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Stally
09-14-2003, 11:28 AM
Hi there!

Been checking out the forum and it looks great. Lucky I stumbled on it. At the moment I am on a bulking phase. Currently Im 161lb and gaining a 0.5 - 1lb a week using the WBB1 program. My goal is to reach 175lb and then to cut up.

I have read a few things about HIIT. Is this a training protocol one would use after the bulking phase or would it be something you could possibly incorporate whilst using a suitable bulking program.

Any advise appreciated

Thanks :)

Jasonl
09-14-2003, 11:40 AM
its something you should use after bulking up. using HIIT while bulking would probably cut into your gains more than just hitting the treadmill for 30mins 1-2 times a week to maintain your cardio endurance.

jinxx
09-14-2003, 11:57 AM
I think it will still benefit you even while bulking.

unshift
09-14-2003, 12:03 PM
i can't see why there would be a problem with it

eatdirt40
09-14-2003, 05:19 PM
HITT is great for cutting fat off you while mainting muscle... whats not good about that?

drew
09-15-2003, 06:59 AM
HIIT is great for bulking.

Bryan
09-15-2003, 10:14 AM
HIIT uses about half the calories of regular cardio yet it burns more fat, its like the holy grail of bulking cardio if you can do it ;]

Stally
09-15-2003, 12:33 PM
Ok thanks for the replies guys.

Bryan....Does this mean that HIIT will not cut into my gains as much as regular cardio?

At the moment I struggle to consume approx 3200 calories a day. The prospect of force feeding myself to build muscle just to burn a substantial amount from HIIT would...well how can I say this .. really upset me! :cry:

Cheers

drew
09-15-2003, 01:15 PM
Originally posted by Stally
Bryan....Does this mean that HIIT will not cut into my gains as much as regular cardio?
Correctamundo! :thumbup:

aka23
09-15-2003, 02:03 PM
Originally posted by Stally
Does this mean that HIIT will not cut into my gains as much as regular cardio?

If done in the desired manner, I would not expect cardio to significantly cut into your gains, for both HIIT and traditional cardio. If not done in the desired manner, cardio may cut into your gains via calorie balance, overtraining, muscle catabolism, and a few other ways that I consider less significant.

Doing cardio burns calories. If you do not eat more to make up for these calories, then the cardio may interfere with your gains. I would recommend eating enough calories so that you gain weight at your desired rate and ignoring calorie formulas. Which type of cardio presents the greater risk calorie balance risk depends on intensity and duration. Traditional cardio usually burns more calories during the activity. HIIT cardio usually burns more calories afterwards, by increasing metabolism. Both may increase appetite, so that you feel like eating more.

Overtraining can result in poor muscle gains, or even muscle loss. Cardio can increase the risk of overtraining, especially overtraining the legs. This risk is greatest for high intensity types of cardio, such as HIIT; and high impact, weight bearing types of cardio, like running. You can minimize this risk by not doing such sessions on sequential days or near leg day. If you want to train more than 3x per week, some options are to switch activities on sequential days and/or add in some lower intensity sessions.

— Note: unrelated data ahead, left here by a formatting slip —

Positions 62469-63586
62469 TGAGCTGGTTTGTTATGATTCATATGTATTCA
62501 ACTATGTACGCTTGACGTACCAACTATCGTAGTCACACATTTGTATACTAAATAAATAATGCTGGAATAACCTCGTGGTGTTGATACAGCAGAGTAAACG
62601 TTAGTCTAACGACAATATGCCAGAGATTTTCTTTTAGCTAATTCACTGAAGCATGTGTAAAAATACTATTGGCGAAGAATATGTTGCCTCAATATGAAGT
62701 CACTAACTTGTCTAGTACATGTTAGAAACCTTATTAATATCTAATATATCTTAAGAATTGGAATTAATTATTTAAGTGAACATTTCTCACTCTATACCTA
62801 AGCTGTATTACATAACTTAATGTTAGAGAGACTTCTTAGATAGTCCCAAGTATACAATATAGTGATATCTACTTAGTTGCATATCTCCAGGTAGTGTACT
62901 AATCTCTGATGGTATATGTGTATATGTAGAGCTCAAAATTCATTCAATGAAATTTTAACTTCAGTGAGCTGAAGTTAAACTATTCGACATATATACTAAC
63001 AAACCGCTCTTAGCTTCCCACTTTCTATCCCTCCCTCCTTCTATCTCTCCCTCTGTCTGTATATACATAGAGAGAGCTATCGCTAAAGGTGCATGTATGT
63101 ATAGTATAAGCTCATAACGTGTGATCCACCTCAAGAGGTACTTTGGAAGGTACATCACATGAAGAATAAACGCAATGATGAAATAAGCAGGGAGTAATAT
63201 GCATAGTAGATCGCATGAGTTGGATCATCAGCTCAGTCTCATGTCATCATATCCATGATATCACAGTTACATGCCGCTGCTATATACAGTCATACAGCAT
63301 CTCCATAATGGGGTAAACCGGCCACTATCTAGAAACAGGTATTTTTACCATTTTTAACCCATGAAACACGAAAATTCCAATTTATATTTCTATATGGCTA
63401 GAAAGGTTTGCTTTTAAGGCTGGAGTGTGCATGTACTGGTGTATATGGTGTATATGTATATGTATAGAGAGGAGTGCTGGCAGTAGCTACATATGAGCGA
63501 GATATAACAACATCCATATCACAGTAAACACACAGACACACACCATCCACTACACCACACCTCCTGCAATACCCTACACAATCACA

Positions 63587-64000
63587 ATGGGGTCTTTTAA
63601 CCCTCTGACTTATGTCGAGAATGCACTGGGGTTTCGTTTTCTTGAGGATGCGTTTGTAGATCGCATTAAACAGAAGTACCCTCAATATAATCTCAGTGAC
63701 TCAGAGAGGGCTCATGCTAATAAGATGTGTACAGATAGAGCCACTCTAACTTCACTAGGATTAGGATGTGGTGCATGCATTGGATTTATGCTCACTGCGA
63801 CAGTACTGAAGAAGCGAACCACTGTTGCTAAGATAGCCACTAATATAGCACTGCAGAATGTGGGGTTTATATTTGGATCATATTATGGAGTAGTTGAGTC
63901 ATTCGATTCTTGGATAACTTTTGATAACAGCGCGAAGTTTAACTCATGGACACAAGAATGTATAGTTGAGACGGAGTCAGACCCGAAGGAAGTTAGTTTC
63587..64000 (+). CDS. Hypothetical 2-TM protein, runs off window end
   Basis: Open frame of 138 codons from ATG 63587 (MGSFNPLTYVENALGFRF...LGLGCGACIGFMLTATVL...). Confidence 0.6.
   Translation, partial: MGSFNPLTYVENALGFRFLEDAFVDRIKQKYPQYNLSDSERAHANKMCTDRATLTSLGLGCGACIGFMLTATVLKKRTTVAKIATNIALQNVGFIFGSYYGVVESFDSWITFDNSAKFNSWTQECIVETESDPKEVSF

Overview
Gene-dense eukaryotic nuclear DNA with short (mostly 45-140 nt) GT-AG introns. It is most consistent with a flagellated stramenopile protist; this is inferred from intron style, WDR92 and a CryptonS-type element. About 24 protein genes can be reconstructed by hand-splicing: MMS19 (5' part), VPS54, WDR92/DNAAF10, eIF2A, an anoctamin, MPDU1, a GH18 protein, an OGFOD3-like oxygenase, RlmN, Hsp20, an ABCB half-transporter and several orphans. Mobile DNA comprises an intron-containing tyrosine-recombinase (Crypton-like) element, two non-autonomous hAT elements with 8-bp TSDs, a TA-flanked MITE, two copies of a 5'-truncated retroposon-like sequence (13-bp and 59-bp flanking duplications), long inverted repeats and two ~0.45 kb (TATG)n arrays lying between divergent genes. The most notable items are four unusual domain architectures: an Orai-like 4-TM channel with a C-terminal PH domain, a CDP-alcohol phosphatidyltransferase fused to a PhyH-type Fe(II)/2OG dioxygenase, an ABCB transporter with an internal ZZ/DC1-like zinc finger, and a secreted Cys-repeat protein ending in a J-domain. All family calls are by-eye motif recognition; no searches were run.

During cardio the primary fuels are glucose/glycogen and fats. A small portion of energy comes from proteins, but this amount is usually insignificant. It usually only becomes significant when glycogen levels get very low. For the most part, the small amount of protein used comes from amino acid stores. If the stores are low or in certain other special situations, the body may catabolize muscle. The risk of catabolism is dependent on exercise intensity, exercise duration, diet, when exercise is performed, and previous training, among other things. This risk is highest when doing high intensity sessions for long durations, or when doing high intensity sessions in low glyogen conditions.

The risk of catabolism is closely related to decreasing glycogen levels. Glycogen usage increases dramatically as intensity increases. It may take approximately 170 minutes to decrease muscle glycogen levels in half at 70% V02 max (moderate intensity endurance exercise), approximately 50 minutes at 85% V02 max (high intensity endurance execise), or 15 minutes at 150% V02 max (sprint portion of HIIT). These numbers come from The Lore of Running, by Noakes.

The size of the glycogen reserves is effected by diet and training. Glycogen reserves may be about 30% higher on a high (70%) carb diet than a moderate (45%) carb diet. Atheltic training increases the size even more. Under nearly complete glycogen depletion as might occur with a keto type diet, the risk of catabolism is high. Under these extreme conditions, as much as 10% of the energy in a 1 hour cardio session may come from protein (both amino acids reserve and muscle protein). There are certain other times where the risk is also high. First thing in the morning on an empty stomach, liver glycogen levels may be nearly empty. Muscle glycogen levels may be high, but the brain cannot use muscle glycogen. The body may use protein and/or muscle to make up for the low liver glycogen levels. The risk is also high after a weight training session since glycogen levels are lower.